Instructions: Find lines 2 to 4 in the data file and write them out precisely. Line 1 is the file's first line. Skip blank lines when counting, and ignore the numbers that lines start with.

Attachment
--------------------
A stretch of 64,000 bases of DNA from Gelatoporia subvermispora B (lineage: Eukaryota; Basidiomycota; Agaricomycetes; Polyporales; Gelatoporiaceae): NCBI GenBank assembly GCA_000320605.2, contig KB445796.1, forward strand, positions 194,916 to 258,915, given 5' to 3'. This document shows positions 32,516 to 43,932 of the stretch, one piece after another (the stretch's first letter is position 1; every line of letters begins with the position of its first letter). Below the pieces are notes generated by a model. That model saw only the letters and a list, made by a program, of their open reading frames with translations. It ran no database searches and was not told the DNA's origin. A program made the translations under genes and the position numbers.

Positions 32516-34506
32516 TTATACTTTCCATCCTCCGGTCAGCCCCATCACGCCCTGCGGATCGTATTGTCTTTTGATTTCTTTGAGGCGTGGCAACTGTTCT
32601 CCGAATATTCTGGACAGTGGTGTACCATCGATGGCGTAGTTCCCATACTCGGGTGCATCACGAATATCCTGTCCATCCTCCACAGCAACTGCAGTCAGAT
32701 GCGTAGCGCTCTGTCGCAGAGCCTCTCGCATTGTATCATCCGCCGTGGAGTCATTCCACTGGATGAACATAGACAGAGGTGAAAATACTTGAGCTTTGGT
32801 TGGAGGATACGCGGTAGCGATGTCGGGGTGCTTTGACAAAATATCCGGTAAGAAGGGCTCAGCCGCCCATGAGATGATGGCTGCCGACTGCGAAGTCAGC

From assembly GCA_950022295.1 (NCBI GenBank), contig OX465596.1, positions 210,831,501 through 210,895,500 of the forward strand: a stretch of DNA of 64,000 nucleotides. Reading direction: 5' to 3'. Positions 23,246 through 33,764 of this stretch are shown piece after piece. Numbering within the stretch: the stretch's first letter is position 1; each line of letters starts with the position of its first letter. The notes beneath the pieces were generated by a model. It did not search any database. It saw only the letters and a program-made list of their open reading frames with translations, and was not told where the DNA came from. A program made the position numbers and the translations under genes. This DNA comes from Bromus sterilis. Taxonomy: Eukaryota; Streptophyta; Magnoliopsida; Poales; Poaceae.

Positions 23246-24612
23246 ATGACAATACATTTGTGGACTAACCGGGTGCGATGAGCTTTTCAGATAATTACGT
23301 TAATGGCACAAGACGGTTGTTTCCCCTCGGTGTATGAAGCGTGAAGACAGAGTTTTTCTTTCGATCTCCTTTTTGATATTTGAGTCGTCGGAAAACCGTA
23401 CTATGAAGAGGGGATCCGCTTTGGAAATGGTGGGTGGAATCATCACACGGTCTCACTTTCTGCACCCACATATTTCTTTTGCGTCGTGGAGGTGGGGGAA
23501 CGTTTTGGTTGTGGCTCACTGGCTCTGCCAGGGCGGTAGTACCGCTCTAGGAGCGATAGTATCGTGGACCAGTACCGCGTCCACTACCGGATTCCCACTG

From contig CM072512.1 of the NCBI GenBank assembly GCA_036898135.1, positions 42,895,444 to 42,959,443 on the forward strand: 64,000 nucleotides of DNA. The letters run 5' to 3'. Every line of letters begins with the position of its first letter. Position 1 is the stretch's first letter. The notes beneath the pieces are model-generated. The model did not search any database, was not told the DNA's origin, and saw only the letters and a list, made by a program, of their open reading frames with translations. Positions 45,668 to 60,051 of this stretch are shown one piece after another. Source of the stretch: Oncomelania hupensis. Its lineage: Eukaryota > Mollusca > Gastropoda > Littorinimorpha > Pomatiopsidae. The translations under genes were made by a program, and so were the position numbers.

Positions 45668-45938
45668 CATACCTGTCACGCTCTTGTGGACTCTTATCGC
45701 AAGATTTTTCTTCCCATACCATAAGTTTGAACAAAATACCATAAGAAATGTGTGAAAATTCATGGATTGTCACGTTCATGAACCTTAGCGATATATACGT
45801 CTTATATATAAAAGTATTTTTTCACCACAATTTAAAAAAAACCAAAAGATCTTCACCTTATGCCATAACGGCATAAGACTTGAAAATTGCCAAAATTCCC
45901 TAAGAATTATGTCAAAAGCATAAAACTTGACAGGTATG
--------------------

Positions 32516-34506
32516 TTATACTTTCCATCCTCCGGTCAGCCCCATCACGCCCTGCGGATCGTATTGTCTTTTGATTTCTTTGAGGCGTGGCAACTGTTCT
32601 CCGAATATTCTGGACAGTGGTGTACCATCGATGGCGTAGTTCCCATACTCGGGTGCATCACGAATATCCTGTCCATCCTCCACAGCAACTGCAGTCAGAT